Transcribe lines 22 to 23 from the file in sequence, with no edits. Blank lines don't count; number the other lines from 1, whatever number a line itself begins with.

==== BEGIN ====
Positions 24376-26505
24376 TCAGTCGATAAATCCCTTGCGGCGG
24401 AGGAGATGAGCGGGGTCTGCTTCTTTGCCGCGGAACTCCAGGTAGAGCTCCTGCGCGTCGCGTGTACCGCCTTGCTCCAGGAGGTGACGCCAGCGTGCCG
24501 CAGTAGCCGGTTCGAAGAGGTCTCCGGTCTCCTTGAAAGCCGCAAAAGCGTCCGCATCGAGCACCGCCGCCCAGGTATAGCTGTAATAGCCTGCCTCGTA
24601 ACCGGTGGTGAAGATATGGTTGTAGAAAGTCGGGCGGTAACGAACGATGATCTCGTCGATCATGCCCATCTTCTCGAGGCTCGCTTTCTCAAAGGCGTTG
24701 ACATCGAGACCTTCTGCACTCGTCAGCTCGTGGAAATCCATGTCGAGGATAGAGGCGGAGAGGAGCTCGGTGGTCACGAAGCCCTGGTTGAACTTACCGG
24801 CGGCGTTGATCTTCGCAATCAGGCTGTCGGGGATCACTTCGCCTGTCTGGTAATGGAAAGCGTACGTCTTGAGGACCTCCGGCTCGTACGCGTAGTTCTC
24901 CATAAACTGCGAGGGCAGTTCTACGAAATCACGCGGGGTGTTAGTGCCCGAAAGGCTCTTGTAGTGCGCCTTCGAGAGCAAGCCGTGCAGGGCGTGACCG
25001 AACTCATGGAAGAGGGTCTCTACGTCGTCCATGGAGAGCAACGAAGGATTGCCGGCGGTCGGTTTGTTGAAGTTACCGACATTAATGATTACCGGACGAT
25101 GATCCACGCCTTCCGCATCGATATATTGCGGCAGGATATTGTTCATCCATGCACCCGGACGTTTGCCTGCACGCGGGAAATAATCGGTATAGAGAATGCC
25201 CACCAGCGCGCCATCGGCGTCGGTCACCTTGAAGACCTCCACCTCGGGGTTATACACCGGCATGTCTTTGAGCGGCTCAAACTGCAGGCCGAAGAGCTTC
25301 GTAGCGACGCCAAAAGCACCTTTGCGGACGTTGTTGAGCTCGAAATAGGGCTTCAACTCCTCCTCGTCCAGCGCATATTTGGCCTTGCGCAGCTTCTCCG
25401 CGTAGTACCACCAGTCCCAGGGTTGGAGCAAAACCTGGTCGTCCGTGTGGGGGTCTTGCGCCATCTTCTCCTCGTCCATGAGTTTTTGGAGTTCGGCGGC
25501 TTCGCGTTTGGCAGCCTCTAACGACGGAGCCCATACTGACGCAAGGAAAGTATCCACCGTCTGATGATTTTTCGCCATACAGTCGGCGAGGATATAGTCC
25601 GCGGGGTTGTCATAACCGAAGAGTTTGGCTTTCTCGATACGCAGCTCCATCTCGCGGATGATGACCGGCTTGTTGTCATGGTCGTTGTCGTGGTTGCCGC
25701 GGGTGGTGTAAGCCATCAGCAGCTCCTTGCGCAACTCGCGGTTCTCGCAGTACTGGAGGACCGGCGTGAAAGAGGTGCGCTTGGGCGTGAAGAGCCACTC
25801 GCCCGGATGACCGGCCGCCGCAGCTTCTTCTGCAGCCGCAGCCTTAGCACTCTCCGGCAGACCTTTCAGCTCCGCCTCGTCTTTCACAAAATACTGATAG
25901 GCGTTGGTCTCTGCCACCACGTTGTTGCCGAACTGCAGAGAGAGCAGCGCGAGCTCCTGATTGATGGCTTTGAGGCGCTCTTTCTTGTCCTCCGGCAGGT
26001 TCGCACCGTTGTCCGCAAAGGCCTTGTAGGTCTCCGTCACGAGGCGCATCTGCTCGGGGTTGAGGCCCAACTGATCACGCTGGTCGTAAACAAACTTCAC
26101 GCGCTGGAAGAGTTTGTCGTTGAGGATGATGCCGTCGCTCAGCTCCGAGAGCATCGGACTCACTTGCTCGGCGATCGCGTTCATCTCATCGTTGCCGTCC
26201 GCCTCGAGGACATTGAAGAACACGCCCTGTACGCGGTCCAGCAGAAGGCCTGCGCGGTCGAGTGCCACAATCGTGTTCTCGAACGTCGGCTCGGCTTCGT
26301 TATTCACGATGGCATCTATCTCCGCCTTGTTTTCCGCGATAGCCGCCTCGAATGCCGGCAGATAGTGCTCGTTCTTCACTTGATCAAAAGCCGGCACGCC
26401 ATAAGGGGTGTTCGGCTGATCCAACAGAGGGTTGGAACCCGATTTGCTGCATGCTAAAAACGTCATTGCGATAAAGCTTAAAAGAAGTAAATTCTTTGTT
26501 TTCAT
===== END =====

26301 TATTCACGATGGCATCTATCTCCGCCTTGTTTTCCGCGATAGCCGCCTCGAATGCCGGCAGATAGTGCTCGTTCTTCACTTGATCAAAAGCCGGCACGCC
26401 ATAAGGGGTGTTCGGCTGATCCAACAGAGGGTTGGAACCCGATTTGCTGCATGCTAAAAACGTCATTGCGATAAAGCTTAAAAGAAGTAAATTCTTTGTT